FIG. 4 shows a sectional view of a vacuum tube shown in FIG. 3 illustrating a resistor network, a corona ring and spark apertures.

FIG. 5 shows a partial side elevational view of the vacuum tube shown in FIG. 4.

FIG. 6 shows pump holes aligned off center on an equipotential plate.

FIG. 7 shows a hole aligned along the central axis of an equipotential plate.

FIG. 8 shows pump holes aligned spiral-wise.

BACKGROUND OF THE INVENTION

The present invention relates to a particle accelerator comprising at least two accelerating tubes having a high-voltage side and a low-voltage side, with a channel comprising provisions for the injection of a gas therein being provided between the high-voltage sides of said accelerating tubes, and at least one vacuum pump connected to said channel.

A particle accelerator of this type is generally known. In particular a particle accelerator is known wherein a gas is injected into the charge-exchange channel (=CEC), which gas is pumped from the CEC by the vacuum pump after having interacted with a beam consisting of one or more types of charged or neutral particles. Said gas must be prevented from finding its way into the accelerating tubes as much as possible, because this leads to undesirable charge-exchange processes in said accelerating tubes, resulting in a reduced output and quality of the particle accelerator. The vacuum pump is supplied with the necessary power by a generator, for example, which is coupled with a motor via a driving mechanism, which for example comprises an electrically insulating driving shaft or driving belt. Said insulating driving mechanism electrically separates the vacuum pump and the generator present in the terminal, which are on high voltage, from a motor on a much lower voltage, namely on earth potential.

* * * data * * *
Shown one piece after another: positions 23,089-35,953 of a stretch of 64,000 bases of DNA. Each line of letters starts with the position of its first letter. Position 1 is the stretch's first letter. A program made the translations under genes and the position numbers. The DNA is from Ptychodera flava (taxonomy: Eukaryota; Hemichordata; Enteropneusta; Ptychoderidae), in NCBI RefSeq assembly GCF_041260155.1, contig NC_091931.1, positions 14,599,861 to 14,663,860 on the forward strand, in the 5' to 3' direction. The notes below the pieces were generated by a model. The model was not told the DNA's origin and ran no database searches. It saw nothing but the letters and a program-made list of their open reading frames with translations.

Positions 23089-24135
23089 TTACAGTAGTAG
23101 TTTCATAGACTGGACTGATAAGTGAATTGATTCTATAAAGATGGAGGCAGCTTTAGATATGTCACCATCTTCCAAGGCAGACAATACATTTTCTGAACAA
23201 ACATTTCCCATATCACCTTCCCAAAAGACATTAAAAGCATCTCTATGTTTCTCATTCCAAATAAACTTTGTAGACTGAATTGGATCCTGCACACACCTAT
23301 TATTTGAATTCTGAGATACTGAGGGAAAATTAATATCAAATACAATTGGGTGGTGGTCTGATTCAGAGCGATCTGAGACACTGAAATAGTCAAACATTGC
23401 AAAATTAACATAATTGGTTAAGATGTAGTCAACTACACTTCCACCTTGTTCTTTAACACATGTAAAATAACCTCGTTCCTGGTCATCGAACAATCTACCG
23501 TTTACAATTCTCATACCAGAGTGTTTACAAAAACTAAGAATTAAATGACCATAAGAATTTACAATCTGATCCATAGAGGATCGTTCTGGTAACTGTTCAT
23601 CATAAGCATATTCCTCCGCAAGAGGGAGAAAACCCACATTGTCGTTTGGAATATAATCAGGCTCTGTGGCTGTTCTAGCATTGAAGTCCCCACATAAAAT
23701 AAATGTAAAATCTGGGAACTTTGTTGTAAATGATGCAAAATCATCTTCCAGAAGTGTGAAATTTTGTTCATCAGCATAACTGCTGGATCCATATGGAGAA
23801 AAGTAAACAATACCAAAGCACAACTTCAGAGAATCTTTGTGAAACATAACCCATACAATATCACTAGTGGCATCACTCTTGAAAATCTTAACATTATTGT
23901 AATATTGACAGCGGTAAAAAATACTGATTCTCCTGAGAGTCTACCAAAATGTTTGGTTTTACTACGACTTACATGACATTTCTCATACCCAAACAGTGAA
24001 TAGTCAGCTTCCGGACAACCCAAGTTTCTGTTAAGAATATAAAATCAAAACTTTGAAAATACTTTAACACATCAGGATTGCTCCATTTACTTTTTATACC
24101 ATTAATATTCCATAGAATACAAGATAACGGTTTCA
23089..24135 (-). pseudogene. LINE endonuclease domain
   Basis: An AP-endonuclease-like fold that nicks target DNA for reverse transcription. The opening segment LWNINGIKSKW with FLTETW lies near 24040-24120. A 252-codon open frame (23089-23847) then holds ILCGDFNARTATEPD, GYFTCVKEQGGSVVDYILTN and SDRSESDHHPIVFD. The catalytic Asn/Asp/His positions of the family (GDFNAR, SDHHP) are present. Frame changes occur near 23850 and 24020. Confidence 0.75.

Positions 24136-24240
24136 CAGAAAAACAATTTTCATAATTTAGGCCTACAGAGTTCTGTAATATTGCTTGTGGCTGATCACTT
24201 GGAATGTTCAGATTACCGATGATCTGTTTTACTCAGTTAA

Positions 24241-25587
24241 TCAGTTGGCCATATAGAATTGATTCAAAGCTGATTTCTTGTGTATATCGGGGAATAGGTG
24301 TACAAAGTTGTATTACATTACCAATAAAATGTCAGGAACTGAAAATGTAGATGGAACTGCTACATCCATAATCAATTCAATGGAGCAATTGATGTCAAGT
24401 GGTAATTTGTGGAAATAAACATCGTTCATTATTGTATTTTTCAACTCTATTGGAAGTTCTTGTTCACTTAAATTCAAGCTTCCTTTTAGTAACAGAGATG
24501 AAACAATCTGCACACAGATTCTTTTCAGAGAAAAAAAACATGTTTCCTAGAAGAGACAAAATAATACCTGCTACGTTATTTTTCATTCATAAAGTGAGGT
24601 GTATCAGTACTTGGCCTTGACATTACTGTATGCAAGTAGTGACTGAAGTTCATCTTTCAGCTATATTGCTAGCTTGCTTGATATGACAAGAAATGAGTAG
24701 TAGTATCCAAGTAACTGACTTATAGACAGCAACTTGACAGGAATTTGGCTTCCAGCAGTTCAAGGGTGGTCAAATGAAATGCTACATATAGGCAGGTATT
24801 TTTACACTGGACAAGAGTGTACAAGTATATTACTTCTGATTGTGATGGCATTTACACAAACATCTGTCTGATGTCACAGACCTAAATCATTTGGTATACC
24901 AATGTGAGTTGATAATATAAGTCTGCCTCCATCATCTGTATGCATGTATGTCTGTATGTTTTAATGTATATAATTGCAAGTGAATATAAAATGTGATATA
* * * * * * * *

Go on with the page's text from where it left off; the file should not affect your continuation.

The drawback of the known particle accelerator is that the pump present in the terminal lacks in accessibility. Frequently the encasing housing the terminal and the accelerating tubes, which is usually made of metal, must be opened in order to carry out maintenance work, and the necessary electric screening facilities must be dismounted, and be mounted again after said maintenance work on the vacuum pump has been completed. This makes the required regular maintenance work on the vacuum pump(s) time-consuming and costly and, moreover, reduces the effective output of the known particle accelerator.

Another drawback of the known particle accelerator is the fact that a generator and a motor as well as an insulated driving mechanism mounted therebetween are required to provide the necessary electric power for the vacuum pump. Said parts require maintenance at an awkward place, and they are vulnerable to high-voltage breakdowns, which inevitably occur in particle accelerators of this type.

BRIEF SUMMARY OF THE INVENTION